Winnipeg Blue Bombers DB Sears, lineman Vega doubtful Friday
WINNIPEG – The Winnipeg Blue Bombers were back on the field Monday for the first time since they fell 26-3 to the Edmonton Eskimos last week, their first loss of the season, and with five quarterbacks throwing balls it looked at times like training camp all over.
In some ways, maybe it is, because the Bombers know they have to find ways to correct flaws in their game that Mike Reilly and the Eskimos did a very handy job of exploiting.
“It might have been a little bit of a wake-up call,” said Winnipeg quarterback Drew Willy, who was sacked five times as his offence was held to just one field goal.
“Obviously they are a good defence but we need to play better over all to give our defence a chance, because they played really well.”
And a lot. Winnipeg’s defence was on the field for more than 38 minutes, their offence just over 21 in the lopsided game that went bad early.
It isn’t encouraging that two key starters on that defence could be missing in action when the Bombers visit the B.C. Lions on Friday. Coach Mike O’Shea says defensive back Johnny Sears and lineman Jason Vega are doubtful.
He says Sears has a hamstring issue that will be evaluated later in the week while Vega has a few ailments that likely will keep him off the field.
The coach wasn’t pushing the panic button, however.
“We’ve also got guys that have been practising very, very hard behind them,” he said. “We’re set up nicely depth-wise on defence, that’s for sure.”
On Monday, the Bombers also shuffled players on their offensive line and they got their newest quarterback into the game, as Josh Portis learns Winnipeg’s offence. He was picked up last week from the Toronto Argonauts to add CFL experience to their backup pool.
“I’ve learned a lot, being in Toronto,” Portis said after practice, praising Ricky Ray as a great teacher.
“The game is different up here,” he added. “You’ve just got to pay attention to small details and the dimensions of the game, the angles of the game are a little different.”
With Mason Mills on Winnipeg’s practice roster, plus backups Robert Marve and Brian Brohm, who have been around since rookie camp, the Bombers now have five pivots.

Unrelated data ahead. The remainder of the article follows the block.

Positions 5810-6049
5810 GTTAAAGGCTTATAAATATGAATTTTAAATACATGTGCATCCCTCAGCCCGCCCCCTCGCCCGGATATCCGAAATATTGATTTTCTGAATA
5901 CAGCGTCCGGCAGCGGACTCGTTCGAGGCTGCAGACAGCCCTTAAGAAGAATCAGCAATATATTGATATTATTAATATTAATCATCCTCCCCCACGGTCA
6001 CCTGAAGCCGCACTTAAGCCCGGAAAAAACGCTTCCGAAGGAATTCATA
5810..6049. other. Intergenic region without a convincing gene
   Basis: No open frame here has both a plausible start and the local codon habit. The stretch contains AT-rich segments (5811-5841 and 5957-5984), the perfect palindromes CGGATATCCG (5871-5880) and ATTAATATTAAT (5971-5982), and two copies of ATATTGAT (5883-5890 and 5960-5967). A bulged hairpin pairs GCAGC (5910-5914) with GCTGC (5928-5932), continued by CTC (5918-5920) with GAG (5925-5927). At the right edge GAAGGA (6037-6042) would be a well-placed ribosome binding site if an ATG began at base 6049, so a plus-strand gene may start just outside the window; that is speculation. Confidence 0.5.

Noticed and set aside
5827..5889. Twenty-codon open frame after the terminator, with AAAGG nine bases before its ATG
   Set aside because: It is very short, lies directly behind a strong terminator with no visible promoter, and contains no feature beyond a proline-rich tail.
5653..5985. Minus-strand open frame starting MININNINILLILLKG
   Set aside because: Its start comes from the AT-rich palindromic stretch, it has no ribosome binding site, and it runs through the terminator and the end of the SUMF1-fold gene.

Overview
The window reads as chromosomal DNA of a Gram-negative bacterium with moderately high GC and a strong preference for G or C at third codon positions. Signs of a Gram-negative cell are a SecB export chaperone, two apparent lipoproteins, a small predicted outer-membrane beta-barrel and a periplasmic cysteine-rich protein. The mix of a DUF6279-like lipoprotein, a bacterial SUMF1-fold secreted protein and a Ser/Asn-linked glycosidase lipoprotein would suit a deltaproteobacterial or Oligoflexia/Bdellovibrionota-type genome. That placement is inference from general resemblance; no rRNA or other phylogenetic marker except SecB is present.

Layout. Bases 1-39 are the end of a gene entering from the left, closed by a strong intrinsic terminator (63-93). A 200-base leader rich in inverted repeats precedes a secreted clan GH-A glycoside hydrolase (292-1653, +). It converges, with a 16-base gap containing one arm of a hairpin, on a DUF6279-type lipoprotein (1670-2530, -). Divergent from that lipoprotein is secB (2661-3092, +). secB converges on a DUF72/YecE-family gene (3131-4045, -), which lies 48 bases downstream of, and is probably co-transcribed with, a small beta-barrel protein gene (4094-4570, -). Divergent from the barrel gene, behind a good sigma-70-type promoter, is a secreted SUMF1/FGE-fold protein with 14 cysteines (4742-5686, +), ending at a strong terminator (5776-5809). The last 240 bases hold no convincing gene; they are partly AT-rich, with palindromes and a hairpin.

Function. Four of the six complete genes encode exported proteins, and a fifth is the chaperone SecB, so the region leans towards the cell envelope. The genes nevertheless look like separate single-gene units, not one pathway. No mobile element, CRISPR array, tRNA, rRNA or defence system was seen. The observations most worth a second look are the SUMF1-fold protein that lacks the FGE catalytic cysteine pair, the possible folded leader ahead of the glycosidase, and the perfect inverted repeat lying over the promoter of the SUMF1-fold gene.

Receiver Aaron Kelly was practising again Monday and says he feels fine after being sidelined last week with a swollen knee, but O’Shea says they will also decide whether he’s ready to return later in the week.
While the Bombers are coming off that 26-3 home loss to Edmonton, the Lions are riding high after their 41-5 thumping of the Montreal Alouettes.
This Friday also has been officially declared Geroy Simon Day in Vancouver, to honour the receiver who helped lead the Lions to two Grey Cups and added one more ring to his collection with the Saskatchewan Roughriders last year before retiring.
Simon, who spent his first two seasons with the Bombers before joining B.C., is the CFL’s all-time career leader in receiving yards with 16,352, ranks first in pass receptions with 1,029 and third in touchdown receptions with 103.
The Bombers also added two more players to their practice roster Monday, international running back Sam McGuffie and Canadian linebacker Kyle Jones.
Jones is in his sixth season in the CFL, with stints in Hamilton, B.C. and Toronto. He has a career 34 special teams tackles and seven defensive tackles.
“Not only can he play special teams and do that well for you, he can get you out of a game in a lot of different spots,” said O’Shea, Toronto’s former special team’s co-ordinator before he took over the Bombers.,
“One thing he can’t do is snap to himself, hold it and kick his own field goal. But I haven’t asked him to do that, so maybe he can.”
Thay may not be a talent he needs in Winnipeg.
Rookie kicker Liram Hajrullahu was pressed into handling punting duties for the Bombers last week as well, after Mike Renaud injured himself during practice. The Bombers didn’t suffer for the switch, with his 10 punts averaging just over 45 yards, a little better than Renaud this season.
Hajrullahu says he feels comfortable handling both but wants to get better at punting, which is more complicated.
© 2014 The Canadian Press